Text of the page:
Or in other words, the bad news, undiluted by any positive trend, is that the growth rate has been downgraded to 1.5 percent by the IMF in its 16 February 2021 end of mission press release titled “IMF Staff and Pakistan Reach Staff-Level Agreement on the Pending Reviews Under the Extended Fund Facility” as opposed to the budgeted 2.1 percent for 2020-21 – the same rate projected by the Fund for 2019-20 which was on the back of severe contractionary fiscal and monetary policies agreed by Pakistan’s economic team leaders raising the specter of the implementation of the same policies in weeks/months to come. Notwithstanding the lack of specific time-bound conditions and structural benchmarks agreed in the second to fifth reviews, which would be uploaded on the Fund website as and when its Board approves the staff level agreement, a prerequisite to the 500 million dollar tranche release, the statement does indicate that contractionary policies are to continue.

With respect to fiscal policy the press release notes that “the fiscal strategy remains anchored by the sustainable primary deficit of fiscal year 2021 budget and allows for higher than expected Covid-related and social and social spending to minimize the short term impact on growth and the most vulnerable.” The primary deficit target (excluding interest payments on government borrowing and repayment of principal as and when due) has not been made public by Pakistan’s economic team leaders (either through a statement or in the budget documents) however sources in the Ministry of Finance did reveal a few months ago that 0.5 percent of Gross Domestic Product (GDP) was proposed under IMF pressure (against 0.8 percent pre-Covid19 target noted in April 2020 on the IMF website titled Request for Purchase Under the Rapid Financing Instrument with the projection post-Covid-19 given at negative 0.3 percent).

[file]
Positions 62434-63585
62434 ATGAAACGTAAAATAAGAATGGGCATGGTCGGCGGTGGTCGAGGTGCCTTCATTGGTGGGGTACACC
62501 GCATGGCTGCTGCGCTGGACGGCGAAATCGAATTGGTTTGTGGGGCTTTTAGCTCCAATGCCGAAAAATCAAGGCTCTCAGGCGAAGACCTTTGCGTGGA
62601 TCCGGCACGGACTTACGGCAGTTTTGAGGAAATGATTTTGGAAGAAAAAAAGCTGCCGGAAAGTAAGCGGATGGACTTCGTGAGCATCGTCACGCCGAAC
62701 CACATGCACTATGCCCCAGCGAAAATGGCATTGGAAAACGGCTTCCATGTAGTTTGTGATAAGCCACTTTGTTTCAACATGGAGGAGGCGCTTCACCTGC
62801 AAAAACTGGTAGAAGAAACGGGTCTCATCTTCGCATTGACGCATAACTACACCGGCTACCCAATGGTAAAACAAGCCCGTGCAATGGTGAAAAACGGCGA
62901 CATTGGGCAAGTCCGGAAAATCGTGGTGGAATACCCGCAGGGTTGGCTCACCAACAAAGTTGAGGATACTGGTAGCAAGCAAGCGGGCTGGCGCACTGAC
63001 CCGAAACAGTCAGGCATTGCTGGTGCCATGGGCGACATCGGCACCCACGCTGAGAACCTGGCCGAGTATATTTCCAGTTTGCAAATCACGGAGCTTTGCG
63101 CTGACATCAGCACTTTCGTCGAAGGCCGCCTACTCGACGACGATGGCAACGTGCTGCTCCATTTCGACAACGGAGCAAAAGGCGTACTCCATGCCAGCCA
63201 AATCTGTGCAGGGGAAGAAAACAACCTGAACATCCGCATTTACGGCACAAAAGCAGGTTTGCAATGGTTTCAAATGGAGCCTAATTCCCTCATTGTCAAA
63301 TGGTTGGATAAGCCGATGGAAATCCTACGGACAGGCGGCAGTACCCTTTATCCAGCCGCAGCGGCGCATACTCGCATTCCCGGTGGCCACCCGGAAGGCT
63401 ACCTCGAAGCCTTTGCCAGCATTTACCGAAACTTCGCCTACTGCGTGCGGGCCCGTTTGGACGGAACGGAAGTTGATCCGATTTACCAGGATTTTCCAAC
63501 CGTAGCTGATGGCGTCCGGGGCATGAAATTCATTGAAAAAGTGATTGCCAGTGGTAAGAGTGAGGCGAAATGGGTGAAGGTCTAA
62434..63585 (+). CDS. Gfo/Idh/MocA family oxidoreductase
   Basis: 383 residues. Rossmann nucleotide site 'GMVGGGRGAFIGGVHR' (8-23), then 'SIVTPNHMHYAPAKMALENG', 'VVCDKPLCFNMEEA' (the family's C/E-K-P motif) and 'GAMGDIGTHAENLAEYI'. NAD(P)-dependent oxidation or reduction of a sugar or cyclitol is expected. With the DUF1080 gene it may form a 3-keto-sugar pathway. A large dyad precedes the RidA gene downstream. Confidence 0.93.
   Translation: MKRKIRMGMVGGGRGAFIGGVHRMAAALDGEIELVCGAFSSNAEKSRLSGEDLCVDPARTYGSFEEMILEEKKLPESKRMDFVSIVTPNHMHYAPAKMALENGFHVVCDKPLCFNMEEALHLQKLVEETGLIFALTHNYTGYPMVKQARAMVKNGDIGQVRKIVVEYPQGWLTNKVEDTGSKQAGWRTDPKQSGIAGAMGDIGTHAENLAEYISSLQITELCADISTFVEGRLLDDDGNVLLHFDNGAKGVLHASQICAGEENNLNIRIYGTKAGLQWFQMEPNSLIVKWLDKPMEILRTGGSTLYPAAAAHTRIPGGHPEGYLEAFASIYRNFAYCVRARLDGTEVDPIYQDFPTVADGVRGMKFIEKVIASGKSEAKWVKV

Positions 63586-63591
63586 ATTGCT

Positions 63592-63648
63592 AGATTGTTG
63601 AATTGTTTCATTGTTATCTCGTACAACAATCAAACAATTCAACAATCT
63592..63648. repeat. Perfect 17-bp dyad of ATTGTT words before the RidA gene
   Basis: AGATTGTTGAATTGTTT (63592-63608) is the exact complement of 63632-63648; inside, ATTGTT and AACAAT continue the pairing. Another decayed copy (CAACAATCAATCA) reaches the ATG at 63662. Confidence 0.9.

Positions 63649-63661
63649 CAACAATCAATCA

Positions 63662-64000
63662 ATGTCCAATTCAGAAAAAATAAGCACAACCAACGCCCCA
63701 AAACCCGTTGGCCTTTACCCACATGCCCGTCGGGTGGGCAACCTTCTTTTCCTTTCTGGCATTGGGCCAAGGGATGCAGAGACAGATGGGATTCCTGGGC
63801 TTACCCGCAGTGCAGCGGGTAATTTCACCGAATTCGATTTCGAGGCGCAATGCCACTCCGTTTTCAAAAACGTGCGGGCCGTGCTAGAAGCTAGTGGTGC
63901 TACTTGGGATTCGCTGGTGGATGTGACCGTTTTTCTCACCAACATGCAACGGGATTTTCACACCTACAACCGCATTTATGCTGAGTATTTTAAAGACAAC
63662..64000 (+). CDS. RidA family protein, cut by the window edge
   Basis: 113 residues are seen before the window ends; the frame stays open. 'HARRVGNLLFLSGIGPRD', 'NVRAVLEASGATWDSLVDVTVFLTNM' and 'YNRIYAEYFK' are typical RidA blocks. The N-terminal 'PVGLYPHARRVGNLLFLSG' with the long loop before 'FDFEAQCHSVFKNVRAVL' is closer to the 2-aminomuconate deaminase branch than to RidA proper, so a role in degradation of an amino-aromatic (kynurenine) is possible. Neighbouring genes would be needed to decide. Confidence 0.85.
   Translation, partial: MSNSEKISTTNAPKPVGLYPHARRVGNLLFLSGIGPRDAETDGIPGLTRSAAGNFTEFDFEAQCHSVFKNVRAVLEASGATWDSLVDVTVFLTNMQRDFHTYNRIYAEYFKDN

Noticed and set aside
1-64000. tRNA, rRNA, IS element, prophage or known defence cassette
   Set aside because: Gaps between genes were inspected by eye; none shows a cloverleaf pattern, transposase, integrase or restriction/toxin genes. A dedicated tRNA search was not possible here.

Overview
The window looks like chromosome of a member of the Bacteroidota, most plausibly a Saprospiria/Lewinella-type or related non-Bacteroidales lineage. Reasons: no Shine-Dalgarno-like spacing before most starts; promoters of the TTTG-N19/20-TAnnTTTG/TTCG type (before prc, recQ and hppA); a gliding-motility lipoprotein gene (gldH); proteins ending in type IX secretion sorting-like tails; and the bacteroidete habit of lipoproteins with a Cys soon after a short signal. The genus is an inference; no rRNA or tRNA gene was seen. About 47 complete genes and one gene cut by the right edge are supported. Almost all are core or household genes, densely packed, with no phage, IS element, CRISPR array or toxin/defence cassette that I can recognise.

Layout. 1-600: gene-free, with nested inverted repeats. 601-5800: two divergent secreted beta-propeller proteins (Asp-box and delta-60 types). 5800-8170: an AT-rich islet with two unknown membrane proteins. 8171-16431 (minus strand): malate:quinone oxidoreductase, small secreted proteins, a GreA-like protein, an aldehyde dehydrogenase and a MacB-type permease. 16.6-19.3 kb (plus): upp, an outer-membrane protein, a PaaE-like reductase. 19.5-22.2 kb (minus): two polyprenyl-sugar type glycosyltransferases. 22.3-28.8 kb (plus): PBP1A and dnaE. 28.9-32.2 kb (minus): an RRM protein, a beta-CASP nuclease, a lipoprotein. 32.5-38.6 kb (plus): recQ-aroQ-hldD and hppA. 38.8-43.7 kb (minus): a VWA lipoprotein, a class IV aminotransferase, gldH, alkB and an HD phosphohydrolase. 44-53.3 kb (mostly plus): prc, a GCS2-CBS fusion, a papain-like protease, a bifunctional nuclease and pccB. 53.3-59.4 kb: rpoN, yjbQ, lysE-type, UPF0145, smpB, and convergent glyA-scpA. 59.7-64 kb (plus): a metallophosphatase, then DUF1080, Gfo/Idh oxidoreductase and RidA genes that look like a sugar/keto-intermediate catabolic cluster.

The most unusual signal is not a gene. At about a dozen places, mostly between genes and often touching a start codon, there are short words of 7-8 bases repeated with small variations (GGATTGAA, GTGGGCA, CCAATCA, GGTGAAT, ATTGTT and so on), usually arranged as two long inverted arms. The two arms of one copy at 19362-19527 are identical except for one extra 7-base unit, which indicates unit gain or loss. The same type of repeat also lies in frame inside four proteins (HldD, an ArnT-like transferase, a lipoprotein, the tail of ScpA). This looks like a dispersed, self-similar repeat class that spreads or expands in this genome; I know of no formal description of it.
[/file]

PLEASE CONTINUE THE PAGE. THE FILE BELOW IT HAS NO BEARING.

Thus the Fund has revised the primary deficit target from negative 0.3 in April to positive 0.5 percent nine months later. The revision may well be because of the changing perception as to the actual impact of Covid-19 on Pakistan’s economy that may partly be based on the glowing self-congratulatory reports by Cabinet members on their management of Covid-19 though the Fund did note in its recent press release that “the outlook is subject to a high level of uncertainty and downside risks;” or perhaps on data that was rationalized during discussions with the IMF though not publicly as there are significant discrepancies in 2019-20 data – given the revised estimates included in the budget documents and the provisional data released for the past year in August 2020.

Be that as it may, the primary deficit target is a matter of serious concern on two counts. First the economic team has shown a penchant for heavy borrowing domestically with (i) total domestic debt rising from 16.5 trillion rupees in August 2018 to a whopping 23.7 trillion rupees by September 2020 (a historic rise) while (ii) external debt has also risen though it remains understated as liabilities incurred due to swap arrangements from mainly China and commercial banks abroad has reached another historic high of 9 billion rupees (not noted as liabilities by the SBP). And given that Pakistan’s economic team noted that pre-Covid19 it would require a total of 38.5 billion dollar external financing for just 39 months in its first letter of intent submitted to the Fund in May-June 2020 one would have hoped that the focus of the Fund had shifted to the budget deficit.